A Shinto shrine primarily dedicated to Kibitsu-hiko-no-mikoto, a prince who subjugated rebels and brought peace and order to this area as one of the four mighty Shido Shogun. Kibitsu-hiko-no-mikoto is also known as the model for the legend of Momotaro, one of Japan’s most popular folktales. The shrine is one of the largest in the old San’yodo area. The front shrine and main shrine, built in the hiyoku irimoya-zukuri style, are designated National Treasures, and were rebuilt in 1425 by the shogun Ashikaga Yoshimitsu. Must-see highlights include the shrine’s roughly 400 meter long covered gallery, and the various flowers which grow on the grounds year round. The shrine is famous for the Narukama Shinji, a ritual in which the whistling of a steaming iron pot is used for fortune telling purposes. The nearest station is Kibitsu Station.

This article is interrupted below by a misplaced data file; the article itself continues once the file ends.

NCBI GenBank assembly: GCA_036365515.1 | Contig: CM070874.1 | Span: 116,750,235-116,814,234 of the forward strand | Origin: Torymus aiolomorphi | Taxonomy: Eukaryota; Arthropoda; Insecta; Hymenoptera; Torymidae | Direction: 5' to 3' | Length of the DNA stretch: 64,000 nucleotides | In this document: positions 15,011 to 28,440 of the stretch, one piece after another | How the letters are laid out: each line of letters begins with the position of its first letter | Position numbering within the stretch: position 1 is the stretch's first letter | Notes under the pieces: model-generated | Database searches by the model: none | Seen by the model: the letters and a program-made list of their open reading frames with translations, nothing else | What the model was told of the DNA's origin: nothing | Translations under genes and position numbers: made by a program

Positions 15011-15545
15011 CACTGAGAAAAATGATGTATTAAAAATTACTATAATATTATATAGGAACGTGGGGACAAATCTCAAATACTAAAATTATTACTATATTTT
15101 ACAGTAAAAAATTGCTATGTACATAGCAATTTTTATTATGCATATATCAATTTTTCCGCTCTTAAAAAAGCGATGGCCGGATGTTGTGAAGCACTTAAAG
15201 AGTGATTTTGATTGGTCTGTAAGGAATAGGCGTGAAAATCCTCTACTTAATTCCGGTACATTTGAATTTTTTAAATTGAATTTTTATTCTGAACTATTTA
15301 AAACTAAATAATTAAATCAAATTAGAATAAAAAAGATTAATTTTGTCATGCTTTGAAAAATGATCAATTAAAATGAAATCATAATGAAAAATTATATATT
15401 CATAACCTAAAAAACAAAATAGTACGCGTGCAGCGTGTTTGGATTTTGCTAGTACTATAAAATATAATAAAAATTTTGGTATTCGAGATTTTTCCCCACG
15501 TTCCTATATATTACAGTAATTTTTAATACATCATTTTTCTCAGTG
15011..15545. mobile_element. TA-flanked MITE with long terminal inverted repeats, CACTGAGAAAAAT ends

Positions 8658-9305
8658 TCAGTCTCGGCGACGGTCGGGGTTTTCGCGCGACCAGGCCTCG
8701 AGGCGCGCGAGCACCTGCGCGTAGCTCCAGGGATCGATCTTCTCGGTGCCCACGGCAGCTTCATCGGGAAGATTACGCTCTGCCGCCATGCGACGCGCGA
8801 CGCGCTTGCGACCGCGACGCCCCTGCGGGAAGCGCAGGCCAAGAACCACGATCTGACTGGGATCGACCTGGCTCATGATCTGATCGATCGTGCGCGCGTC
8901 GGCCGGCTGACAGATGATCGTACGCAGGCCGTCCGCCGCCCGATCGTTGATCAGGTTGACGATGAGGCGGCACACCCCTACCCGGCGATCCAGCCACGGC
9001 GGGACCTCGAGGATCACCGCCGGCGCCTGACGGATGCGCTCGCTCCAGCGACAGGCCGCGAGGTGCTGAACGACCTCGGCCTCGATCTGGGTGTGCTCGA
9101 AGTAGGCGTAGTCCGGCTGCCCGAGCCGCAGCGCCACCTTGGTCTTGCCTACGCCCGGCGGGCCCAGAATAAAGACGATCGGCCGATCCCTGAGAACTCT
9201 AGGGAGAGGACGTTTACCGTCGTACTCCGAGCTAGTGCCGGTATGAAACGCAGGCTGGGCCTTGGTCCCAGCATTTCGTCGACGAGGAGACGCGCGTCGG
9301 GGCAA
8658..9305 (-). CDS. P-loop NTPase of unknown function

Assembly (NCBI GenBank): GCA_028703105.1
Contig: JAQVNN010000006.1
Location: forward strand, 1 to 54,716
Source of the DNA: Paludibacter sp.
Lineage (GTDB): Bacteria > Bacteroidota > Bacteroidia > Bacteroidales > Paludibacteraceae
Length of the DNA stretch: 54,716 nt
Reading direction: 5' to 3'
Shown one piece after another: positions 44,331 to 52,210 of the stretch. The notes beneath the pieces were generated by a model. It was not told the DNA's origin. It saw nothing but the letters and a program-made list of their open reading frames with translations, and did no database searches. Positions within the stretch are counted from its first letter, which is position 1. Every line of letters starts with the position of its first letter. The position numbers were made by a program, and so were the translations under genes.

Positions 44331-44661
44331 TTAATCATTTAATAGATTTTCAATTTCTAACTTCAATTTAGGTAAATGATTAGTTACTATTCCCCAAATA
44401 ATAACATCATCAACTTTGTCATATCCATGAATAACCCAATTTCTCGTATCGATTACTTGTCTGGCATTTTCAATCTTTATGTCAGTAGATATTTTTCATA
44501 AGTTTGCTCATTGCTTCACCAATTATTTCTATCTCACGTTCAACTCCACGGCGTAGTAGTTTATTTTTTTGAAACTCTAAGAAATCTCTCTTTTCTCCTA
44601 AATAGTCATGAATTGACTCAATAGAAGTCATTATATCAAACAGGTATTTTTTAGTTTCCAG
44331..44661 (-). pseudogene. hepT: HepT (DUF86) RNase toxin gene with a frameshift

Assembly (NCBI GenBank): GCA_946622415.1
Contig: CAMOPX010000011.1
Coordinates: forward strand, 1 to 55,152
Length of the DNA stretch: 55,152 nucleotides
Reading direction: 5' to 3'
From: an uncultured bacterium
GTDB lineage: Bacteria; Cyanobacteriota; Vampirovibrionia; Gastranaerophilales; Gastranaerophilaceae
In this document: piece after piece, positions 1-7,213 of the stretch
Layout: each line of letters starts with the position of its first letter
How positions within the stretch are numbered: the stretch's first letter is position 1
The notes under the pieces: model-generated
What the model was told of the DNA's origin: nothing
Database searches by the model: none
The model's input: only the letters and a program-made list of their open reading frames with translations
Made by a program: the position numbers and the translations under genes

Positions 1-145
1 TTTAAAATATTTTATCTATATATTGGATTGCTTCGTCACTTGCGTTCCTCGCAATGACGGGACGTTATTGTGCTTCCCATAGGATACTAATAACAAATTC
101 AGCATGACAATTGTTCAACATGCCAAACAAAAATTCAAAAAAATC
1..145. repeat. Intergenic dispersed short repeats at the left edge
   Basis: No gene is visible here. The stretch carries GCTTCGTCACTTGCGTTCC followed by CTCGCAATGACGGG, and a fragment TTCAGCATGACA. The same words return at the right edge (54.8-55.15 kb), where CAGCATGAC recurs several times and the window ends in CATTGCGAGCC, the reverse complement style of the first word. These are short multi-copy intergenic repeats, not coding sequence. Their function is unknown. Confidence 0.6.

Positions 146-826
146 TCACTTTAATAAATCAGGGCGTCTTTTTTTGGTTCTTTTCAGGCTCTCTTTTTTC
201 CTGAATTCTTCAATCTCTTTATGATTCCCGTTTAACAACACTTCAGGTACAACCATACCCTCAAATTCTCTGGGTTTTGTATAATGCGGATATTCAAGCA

Okayama Pref. Okayamashi Kita-ku Kibitsu 931 (OkayamaArea)
[Hours of Operation]8:30-16:00
Review of Kibitsu ShrineTripAdvisor Traveler Rating
- [Hours of Operation]8:30-16:00
- [Gotenden] Friday, 5th Oct. 2nd Sunday, 12/28
- Precincts freedom
- Parking Lot
- Credit Card
- Not available
Information Sources: NAVITIME JAPAN
- On foot aboutminutes
- about m
- Route from this Station Route from this Bus Stop Route from this IC Route from this Parking
Nearby Tourist Attractions
Overshadowed by Hiroshima to the west and the Kansai region to the east, Okayama is an easy spot to miss but a nature-rich gem where the Seto Inland Sea laps at its toes and peach and grape farms complete its interior. One of Japan’s Three Great Gardens, Koraku-en in Okayama city is well worth a visit before progressing to Kurashiki, where preserved wooden Edo buildings line the picturesque canal.